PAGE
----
WASHINGTON, D.C.Testifying before the House Energy and Air Quality Subcommittee, solar industry leaders presented lawmakers with a proposal to help ease the looming natural gas crisis, create 42,000 new jobs in the next decade, and make solar the economic choice for millions of Americans. The Solar Energy Industries Association (SEIA), representing more than 20,000 employees in the U.S. solar industry, said the Energy Policy Act of 2005 should contain strong growth provisions for solar energy as part of a balanced energy portfolio.
This bill needs to be a 21st century energy bill, said Rhone Resch, SEIA president. We need to stop subsidizing 19th century technologies and create markets for new, reliable energy sources. Solar power is a technology that can help meet our current energy needs, while strengthening Americas economic and energy security for the future.
Polls show more than 90 percent of Americans support the increased use of solar power, and Resch said including solar-friendly provisions would help increase support for an energy bill.
With natural gas demand and prices skyrocketing, Resch told the House Subcommittee that solar power could displace 6 trillion cubic feet of natural gas by 2025saving American consumers approximately $64 billion. We have the highest natural gas prices in the world, said Resch.
Solar is the perfect technology to displace a portion of the natural gas demand and relieve some of the tightness in the natural gas markets, Resch added. It can directly displace the need for peaking and intermediate gas plants, because solar power is greatest from 10 to 4 every daythe time that the grid experiences peak power demand.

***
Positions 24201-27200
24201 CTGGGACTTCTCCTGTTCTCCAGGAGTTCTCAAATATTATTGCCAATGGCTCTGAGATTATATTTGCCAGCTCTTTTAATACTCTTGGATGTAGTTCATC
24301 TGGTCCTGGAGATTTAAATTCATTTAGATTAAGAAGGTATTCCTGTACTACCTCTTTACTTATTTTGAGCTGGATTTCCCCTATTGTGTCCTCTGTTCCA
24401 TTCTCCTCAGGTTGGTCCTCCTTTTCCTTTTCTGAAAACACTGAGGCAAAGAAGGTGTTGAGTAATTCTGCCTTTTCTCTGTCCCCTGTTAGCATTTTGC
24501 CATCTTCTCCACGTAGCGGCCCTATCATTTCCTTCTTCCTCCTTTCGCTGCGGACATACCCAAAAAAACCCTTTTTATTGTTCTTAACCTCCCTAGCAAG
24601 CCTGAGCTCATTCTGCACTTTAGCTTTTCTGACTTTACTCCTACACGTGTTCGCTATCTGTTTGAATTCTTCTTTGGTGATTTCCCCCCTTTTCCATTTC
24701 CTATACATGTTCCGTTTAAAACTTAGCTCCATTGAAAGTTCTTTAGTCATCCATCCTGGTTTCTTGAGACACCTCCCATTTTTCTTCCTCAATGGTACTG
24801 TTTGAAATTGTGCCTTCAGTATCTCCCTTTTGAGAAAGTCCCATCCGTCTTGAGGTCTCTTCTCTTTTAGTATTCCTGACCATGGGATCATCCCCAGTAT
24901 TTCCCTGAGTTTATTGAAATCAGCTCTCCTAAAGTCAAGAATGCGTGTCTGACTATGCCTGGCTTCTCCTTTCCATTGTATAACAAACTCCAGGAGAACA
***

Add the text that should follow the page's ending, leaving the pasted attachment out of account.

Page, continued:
In addition, Resch said, the industry could create 40,000 new U.S. solar industry jobs and more than $34 billion in new manufacturing investments over the next 10 years. By 2030, the U.S. solar industry could employ 260,000 people. To achieve these goals, SEIA called on Congress to enact sustained, annually declining tax credits for solar deployment.
The incentives would help lower retail solar electricity prices from the current rate of 18 to 25 cents per kilowatt hour to 5.7 cents/kWh in 10 years, making solar the lowest cost retail option.
Addressing Energy Subcommittee Chairman Ralph Hall (Texas), Resch noted that the chairmans home state of Texas would be second among all 50 states to benefit from the industry proposal.
As the center of the energy industry, Texas is in the position to attract a significant portion of the new high-tech jobs in the solar industry, Resch said. According to the Bureau of Labor Statistics, the oil and gas industry has downsized some 14,000 jobs in Texas over the last 10 years. Following our recommendations, the photovoltaic industry alone could create over 5,500 new jobs in Texas in the next decade.
There are currently more than 85 companies in the Texas solar industry. The state is home to roughly 770 companies with 88,000 employees that manufacture components similar to those used in solar manufacturing, such as sheet metal work, semiconductors, and plastic materials. Resch estimated Texas would reap almost $4.5 billion in new business investments in 10 years under the proposal.
Further details: Solar Energy Industries Association, Mark Burger, email@example.com; 708-267-7965.